Data mining It also is a buzzword and is frequently applied to any form of large-scale data or information processing (collection, extraction, warehousing, analysis, and statistics) as well as any application of computer decision support system, including artificial intelligence, machine learning, and business intelligence. The book "Data mining: Practical machine learning tools and techniques with Java" (which covers mostly machine learning material) was originally to be named just "Practical machine learning", and the term "data mining" was only added for marketing reasons. Often the more general terms ("large scale") "data analysis" and "analytics" – or, when referring to actual methods, "artificial intelligence" and "machine learning" – are more appropriate.
Semantic analysis (machine learning) In machine learning, semantic analysis of a corpus is the task of building structures that approximate concepts from a large set of documents. It generally does not involve prior semantic understanding of the documents.
Machine learning Machine learning and data mining often employ the same methods and overlap significantly, but while machine learning focuses on prediction, based on "known" properties learned from the training data, data mining focuses on the discovery of (previously) "unknown" properties in the data (this is the analysis step of Knowledge Discovery in Databases). Data mining uses many machine learning methods, but with different goals; on the other hand, machine learning also employs data mining methods as "unsupervised learning" or as a preprocessing step to improve learner accuracy. Much of the confusion between these two research communities (which do often have separate conferences and separate journals, ECML PKDD being a major exception) comes from the basic assumptions they work with: in machine learning, performance is usually evaluated with respect to the ability to "reproduce known" knowledge, while in Knowledge Discovery and Data Mining (KDD) the key task is the discovery of previously "unknown" knowledge. Evaluated with respect to known knowledge, an uninformed (unsupervised) method will easily be outperformed by other supervised methods, while in a typical KDD task, supervised methods cannot be used due to the unavailability of training data.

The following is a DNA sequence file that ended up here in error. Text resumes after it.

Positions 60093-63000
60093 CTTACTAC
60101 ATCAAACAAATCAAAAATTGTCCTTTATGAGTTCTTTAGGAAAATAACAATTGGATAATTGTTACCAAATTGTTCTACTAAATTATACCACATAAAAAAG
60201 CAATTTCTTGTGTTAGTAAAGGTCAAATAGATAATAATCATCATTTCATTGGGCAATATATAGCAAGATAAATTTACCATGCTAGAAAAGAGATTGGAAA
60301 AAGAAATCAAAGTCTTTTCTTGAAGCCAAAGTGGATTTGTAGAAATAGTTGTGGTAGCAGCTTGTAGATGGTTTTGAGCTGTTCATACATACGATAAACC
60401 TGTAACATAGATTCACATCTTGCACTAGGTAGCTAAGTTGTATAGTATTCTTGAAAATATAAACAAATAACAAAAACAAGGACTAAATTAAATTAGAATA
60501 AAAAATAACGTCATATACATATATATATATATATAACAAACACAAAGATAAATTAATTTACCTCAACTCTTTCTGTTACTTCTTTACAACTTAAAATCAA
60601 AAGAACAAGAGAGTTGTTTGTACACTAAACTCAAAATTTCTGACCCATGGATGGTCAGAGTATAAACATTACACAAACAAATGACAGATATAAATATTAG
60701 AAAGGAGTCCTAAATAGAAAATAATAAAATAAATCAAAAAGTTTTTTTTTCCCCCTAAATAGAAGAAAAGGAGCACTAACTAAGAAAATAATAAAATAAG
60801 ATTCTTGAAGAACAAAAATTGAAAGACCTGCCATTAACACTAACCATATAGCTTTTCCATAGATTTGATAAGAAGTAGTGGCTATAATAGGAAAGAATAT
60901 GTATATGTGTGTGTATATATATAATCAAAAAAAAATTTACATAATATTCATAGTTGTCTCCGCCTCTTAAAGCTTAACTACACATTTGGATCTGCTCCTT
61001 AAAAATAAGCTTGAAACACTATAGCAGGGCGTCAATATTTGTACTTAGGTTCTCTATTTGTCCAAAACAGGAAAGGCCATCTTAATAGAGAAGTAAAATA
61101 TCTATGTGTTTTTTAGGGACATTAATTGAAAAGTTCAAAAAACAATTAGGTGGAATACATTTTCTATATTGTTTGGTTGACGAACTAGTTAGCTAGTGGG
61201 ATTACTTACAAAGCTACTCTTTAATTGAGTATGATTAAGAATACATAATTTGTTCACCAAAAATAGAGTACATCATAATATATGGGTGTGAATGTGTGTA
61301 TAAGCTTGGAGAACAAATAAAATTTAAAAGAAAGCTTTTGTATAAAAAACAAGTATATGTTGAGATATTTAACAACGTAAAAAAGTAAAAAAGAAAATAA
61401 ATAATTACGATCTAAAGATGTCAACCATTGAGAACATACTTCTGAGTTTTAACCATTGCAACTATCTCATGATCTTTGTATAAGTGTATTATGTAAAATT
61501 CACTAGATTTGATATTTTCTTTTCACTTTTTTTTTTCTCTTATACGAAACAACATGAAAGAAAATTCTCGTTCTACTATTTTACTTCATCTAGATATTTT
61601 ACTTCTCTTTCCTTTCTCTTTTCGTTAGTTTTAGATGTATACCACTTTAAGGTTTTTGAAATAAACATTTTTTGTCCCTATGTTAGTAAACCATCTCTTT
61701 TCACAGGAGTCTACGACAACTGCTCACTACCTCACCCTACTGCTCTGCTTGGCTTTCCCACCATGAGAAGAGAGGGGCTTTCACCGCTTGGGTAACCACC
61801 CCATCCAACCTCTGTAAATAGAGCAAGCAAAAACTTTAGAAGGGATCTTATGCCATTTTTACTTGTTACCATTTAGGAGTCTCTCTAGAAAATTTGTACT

Machine learning Machine Learning poses a host of ethical questions. Systems which are trained on datasets collected with biases may exhibit these biases upon use, thus digitizing cultural prejudices. Responsible collection of data thus is a critical part of machine learning.
Smoothed analysis Since its introduction in 2001, smoothed analysis has been used as a basis for considerable research, for problems ranging from mathematical programming, numerical analysis, machine learning, and data mining.